On the top floor of a commercial building in Georgetown is a warmly lit room containing fox sculptures and drawings. A white fox poses within a symmetrical wooden structure, sleeps on a trap, or leans against the word “truth.” The works are a part of “Fox in the Henhouse,” an immersive exhibition created by Tom Gormally.
Inspiration for an artist can come from anywhere. For Gormally, the Fox series came to be while recuperating from heart surgery at the end of 2017. He tuned in to the cable network Fox News, and was disturbed and appalled by what he saw. Watching the programming, the artist glimpsed increasing division and the rise of White nationalism.
“Fox News has done more to divide this country than anybody in the last 50 years. That and talk radio,” said Gormally. “A lot of it is fear-based.”
Fittingly, the first sculpture Gormally created in the series is “In Memoriam to a Fox.” In it, a carved wooden fox lays on top of a formation of wood. It’s part funeral pyre, part dolmen. Gormally is metaphorically burying the “fair and balanced” network that’s operating more like state-run media under the Trump presidency. One fox evolved into the next, becoming a series of sculptures that helped Gormally process the discord he witnessed. In another sculpture, a partially blindfolded fox is standing on its hind legs, left paw up, while the right paw is swearing on a stack of books with holes in them, suggesting the elusiveness of truth. “Emerging Fox” centers climate change denial. Above an artic fox is a hen raising the alarm of impending doom. Through winks and smirks, the fox hints at an ulterior motive.
Gormally approached the series as if he were a shaman dealing with a sickness within the tribe, he said.
“They made effigies. They had ceremonies. They tried to use light. So that’s where these pieces started out of,” said Gormally. “This is an outlet for me and it’s a way of not only dealing with it internally. But it’s a way to allow other people to access it but in a lighthearted way. Not in an angry way.”
Like many, Gormally has been personally affected by the toxic polarization of the body politic. It hasn’t been easy to find common ground with those he disagrees with. Instead, he tries not to focus on what sets them apart, but this is an ongoing challenge.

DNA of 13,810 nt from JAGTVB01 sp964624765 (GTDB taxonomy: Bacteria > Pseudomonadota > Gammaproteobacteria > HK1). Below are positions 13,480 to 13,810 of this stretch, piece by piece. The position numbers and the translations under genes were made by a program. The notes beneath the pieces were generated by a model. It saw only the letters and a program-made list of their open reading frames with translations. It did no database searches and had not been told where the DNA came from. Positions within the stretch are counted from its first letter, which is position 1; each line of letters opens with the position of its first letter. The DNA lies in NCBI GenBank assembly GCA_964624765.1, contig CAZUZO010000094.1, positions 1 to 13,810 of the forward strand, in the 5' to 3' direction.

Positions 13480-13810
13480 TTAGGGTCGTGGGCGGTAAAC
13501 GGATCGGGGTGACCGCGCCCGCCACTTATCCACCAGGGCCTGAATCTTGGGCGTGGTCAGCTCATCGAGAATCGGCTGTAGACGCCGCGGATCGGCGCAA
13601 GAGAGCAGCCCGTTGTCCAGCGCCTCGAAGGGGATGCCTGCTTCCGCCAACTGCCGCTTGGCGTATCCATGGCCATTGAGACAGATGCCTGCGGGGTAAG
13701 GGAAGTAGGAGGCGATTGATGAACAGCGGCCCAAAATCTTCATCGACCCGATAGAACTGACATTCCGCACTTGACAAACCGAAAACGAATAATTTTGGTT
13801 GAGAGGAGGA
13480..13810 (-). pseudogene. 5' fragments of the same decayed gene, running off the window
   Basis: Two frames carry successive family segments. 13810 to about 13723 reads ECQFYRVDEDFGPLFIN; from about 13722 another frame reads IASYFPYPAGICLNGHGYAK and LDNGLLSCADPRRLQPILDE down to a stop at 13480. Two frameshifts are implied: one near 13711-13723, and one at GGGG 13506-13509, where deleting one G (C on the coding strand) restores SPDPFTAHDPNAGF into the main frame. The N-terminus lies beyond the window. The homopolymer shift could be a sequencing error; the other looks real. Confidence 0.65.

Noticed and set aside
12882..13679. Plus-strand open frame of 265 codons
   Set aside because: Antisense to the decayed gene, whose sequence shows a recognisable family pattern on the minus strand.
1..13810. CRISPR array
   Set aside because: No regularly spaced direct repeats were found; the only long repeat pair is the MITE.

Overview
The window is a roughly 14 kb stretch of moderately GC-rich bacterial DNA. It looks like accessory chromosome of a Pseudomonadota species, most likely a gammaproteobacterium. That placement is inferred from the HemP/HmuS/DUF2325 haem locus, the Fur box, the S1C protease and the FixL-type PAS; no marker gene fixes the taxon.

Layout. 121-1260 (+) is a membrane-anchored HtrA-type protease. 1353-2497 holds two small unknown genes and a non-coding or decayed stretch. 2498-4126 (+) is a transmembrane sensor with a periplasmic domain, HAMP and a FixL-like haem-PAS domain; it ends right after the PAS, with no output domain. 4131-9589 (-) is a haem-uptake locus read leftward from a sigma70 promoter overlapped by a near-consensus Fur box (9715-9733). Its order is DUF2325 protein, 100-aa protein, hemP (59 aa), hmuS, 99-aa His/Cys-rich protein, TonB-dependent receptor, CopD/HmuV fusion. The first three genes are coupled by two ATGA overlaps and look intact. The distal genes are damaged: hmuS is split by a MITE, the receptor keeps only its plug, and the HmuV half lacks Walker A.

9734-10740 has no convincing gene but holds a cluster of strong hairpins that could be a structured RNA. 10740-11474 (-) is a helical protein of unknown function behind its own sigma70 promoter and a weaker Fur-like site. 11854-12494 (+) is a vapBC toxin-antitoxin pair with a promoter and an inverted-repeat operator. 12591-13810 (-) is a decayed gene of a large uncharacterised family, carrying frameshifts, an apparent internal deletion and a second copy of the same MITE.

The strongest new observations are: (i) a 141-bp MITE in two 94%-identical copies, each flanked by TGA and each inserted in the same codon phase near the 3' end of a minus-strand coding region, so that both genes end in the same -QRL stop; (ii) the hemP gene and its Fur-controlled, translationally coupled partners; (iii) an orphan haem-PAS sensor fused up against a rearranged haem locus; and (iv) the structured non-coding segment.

Gormally’s show also includes the sculpture “One If By Land (Ass Backwards)” which addresses patriotism, about which the Navy veteran has strong feelings. He’s against rigidly defined patriotism and the notion that there’s only one way to show support for America. He vividly recalls the Vietnam War era, when he attended anti-war demonstrations. The sculpture harkens back to the Revolutionary War and people fighting against power.
Each detail in Gormally’s sculptures is executed with precision and intention. The craftsmanship is impeccable. The sculptures are on individually handcrafted pedestals. He utilized a stacking method influenced by Romanian sculptor and painter Constantin Brancusi. For the white eagle in “Fox Trap II,” he turned to Michelangelo’s sculpture “Dying Slave” for inspiration.
Fogue Founder Patti Curtis is drawn to Gormally’s work because of her own appreciation for sculpture. She met Gormally after she made the transition from marketing and design executive to artist, after being laid off. She opened Fogue, an artist collective for creatives 50-years-old and older, in June of last year.
Curtis is excited to be able to give Seattle audiences a chance to see his work before it travels to the Midwest. “I think his work is provoking without being off-putting and makes people think and ponder, so they all have a real narrative to them. But you can also create your own narrative as you look at them,” said Curtis. “They’re beautifully presented and executed.”
Over four decades, Gormally has exhibited across the country and internationally. He has a BFA from Minneapolis College of Art and Design and an MFA from Wichita State University. In school, he began as a painter, but moved over time to building art with his hands, first with paintings that incorporated sculptural materials, mixing color with plaster and poured paintings. He eventually settled on natural materials as his outlet.
When the exhibition at Fogue wraps up at the end of March, it’s heading to a joint show with his wife Malayka Gormally at Blanden Memorial Art Museum in Fort Dodge, Iowa.
The subtlety of the works asks the viewer to ponder their media consumption. Gormally wants the Fox series to inspire dialogue through accessible, folk-like carvings. The remedy to saving democracy begins with the artist’s first sculpture — entomb the fox and its deceit.
WHAT: “Fox in the Hen House”
WHEN: Runs until March 31
WHERE: Fogue Studios and Gallery, 5519 Airport Way S., Seattle
Lisa Edge is a Staff Reporter covering arts, culture and equity. Have a story idea? She can be reached at lisae (at) realchangenews (dot) org. Follow Lisa on Twitter @NewsfromtheEdge
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